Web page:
Silicon Valley is the undisputed start-up capital of the world because it's overflowing with investors, mentors, and start-ups in every stage of development.
But the lure comes at a price. The cost of basic necessities there greatly exceeds the national average. Housing isn't cheap, either--the median price of homes sold in Los Altos in the third quarter was an incredible $1.97 million, reports The Wall Street Journal. And Silicon Valley office space is some of the most expensive in North America. For instance, in the last five years the price of downtown Palo Alto office space has risen almost 43%.
Not every start-up can swallow those numbers, and that's OK. In reality, you can build a great company nearly anywhere, and plenty of other cities are known for fostering vibrant start-up communities. Several include Boston, New York, Los Angeles, Chicago, Austin, and even Bozeman--just to name a few.
Here's another to add to the list: Denver.
Brady Becker, co-founder of the popular food and restaurant discovery app Forkly, worked in Silicon Valley for around two years and tried commuting from San Francisco 45 minutes each way and even living on a sailboat, which was cheaper (albeit colder). "Occasionally I would dock closer to the office to shorten my commute," he says.
After selling his location-based startup Brightkite in 2009, he and co-founder Martin May decided to go home to Denver and haven't looked back. Here's why Becker says the Mile-High City is a great place to start a business.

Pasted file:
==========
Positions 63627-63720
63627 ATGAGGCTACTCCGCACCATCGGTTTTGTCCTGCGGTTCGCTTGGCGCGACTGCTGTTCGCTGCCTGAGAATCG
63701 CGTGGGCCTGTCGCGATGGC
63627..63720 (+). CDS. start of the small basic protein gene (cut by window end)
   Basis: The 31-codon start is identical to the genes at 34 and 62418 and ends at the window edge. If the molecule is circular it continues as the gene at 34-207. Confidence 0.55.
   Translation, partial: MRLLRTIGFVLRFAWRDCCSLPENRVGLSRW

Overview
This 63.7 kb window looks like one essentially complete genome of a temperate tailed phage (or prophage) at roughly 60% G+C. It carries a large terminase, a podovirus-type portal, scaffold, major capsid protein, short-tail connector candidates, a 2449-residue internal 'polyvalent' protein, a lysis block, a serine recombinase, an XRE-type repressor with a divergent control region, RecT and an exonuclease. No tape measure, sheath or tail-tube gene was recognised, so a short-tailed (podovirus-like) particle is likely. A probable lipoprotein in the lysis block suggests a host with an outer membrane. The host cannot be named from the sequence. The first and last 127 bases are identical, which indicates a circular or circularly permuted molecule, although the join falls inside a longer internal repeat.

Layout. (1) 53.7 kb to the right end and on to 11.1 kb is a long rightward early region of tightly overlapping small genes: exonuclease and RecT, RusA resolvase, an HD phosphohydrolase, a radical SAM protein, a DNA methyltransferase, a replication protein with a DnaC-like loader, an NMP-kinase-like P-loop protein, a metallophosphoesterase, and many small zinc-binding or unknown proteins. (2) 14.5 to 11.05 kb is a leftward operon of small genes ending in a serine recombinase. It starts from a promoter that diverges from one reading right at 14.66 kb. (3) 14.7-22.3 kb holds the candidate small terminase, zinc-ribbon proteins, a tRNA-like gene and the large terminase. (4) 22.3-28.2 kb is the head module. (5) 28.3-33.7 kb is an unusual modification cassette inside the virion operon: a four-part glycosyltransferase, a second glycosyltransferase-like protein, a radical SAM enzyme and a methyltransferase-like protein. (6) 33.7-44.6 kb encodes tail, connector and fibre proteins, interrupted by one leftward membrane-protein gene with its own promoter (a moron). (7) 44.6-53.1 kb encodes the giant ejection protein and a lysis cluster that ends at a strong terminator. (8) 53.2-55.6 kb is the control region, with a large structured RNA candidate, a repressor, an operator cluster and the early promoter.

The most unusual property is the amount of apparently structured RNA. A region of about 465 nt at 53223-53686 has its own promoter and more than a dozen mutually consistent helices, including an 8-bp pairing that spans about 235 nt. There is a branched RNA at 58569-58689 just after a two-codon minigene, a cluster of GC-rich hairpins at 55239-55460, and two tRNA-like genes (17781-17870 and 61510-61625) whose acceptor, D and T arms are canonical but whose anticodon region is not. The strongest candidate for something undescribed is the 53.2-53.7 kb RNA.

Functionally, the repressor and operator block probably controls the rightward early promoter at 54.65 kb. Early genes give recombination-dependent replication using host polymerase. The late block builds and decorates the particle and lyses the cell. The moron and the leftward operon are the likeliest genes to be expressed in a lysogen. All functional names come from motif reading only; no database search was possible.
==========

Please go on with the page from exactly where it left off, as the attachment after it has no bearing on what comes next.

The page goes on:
Exceptional quality of life.
The close proximity to the mountains for biking and skiing, a laid-back pace of life, and more than 300 days of sunshine a year all encourage a healthy work-life balance. "Denver itself has walkable neighborhoods with new microbreweries and restaurants popping up all over town," Becker says.
Reasonable cost of living and working.
According to the Metro Denver EDC, the cost of living in Denver is only slightly higher than the national average and is well below the coasts as well as plenty of other major metros. Check out this fantastic cost of living calculator, which shows the costs of basic necessities in scads of cities compared with what you can get them for in Denver. Along with an active angel network, Becker says it also boasts a quality talent pool that won't suck you dry.
A growing and tight-knit start-up community.
"Denver has an incredibly open, collaborative, and supportive start-up ecosystem. It's a positive, tight-knit community that works together to encourage everyone's success," Brady says, pointing to the launch of start-up campuses such as Galvanize where Forkly has its offices. Galvanize offers up to 70 start-ups access workspace, investors, mentorship, and a coding school.
One of the most important things you need is a successful veteran entrepreneur in your corner. Not only do good mentors give sage advice and share useful connections, they can boost your confidence, as well. "We have an extensive group of seasoned leaders who want to help grow and mentor the next generation of start-ups," says Becker, dropping names such as Mapquest, Photobucket, TechStars, and the Foundry Group.
This year the city helped launch the first Denver Startup Week to recognize and celebrate the more than 200 start-ups that now exist in the area. Not only that, Denver is home to some very influential people who can be tapped for business collaborations. In the case of Forkly, Becker says world-class Denver chefs and restaurants were eager to get involved with the app--big names such as Chef Alex Seidel at Fruition (Food & Wine's Best New Chef), Chef Jenna Johansen (Bravo's "Around the World in 80 Plates"), nationally recognized restaurants such as ChoLon Bistro and Chef Richard Sandoval's Zengo, as well as great local brands like Great Divide Brewery. "That might be far more difficult to achieve in other markets," he says.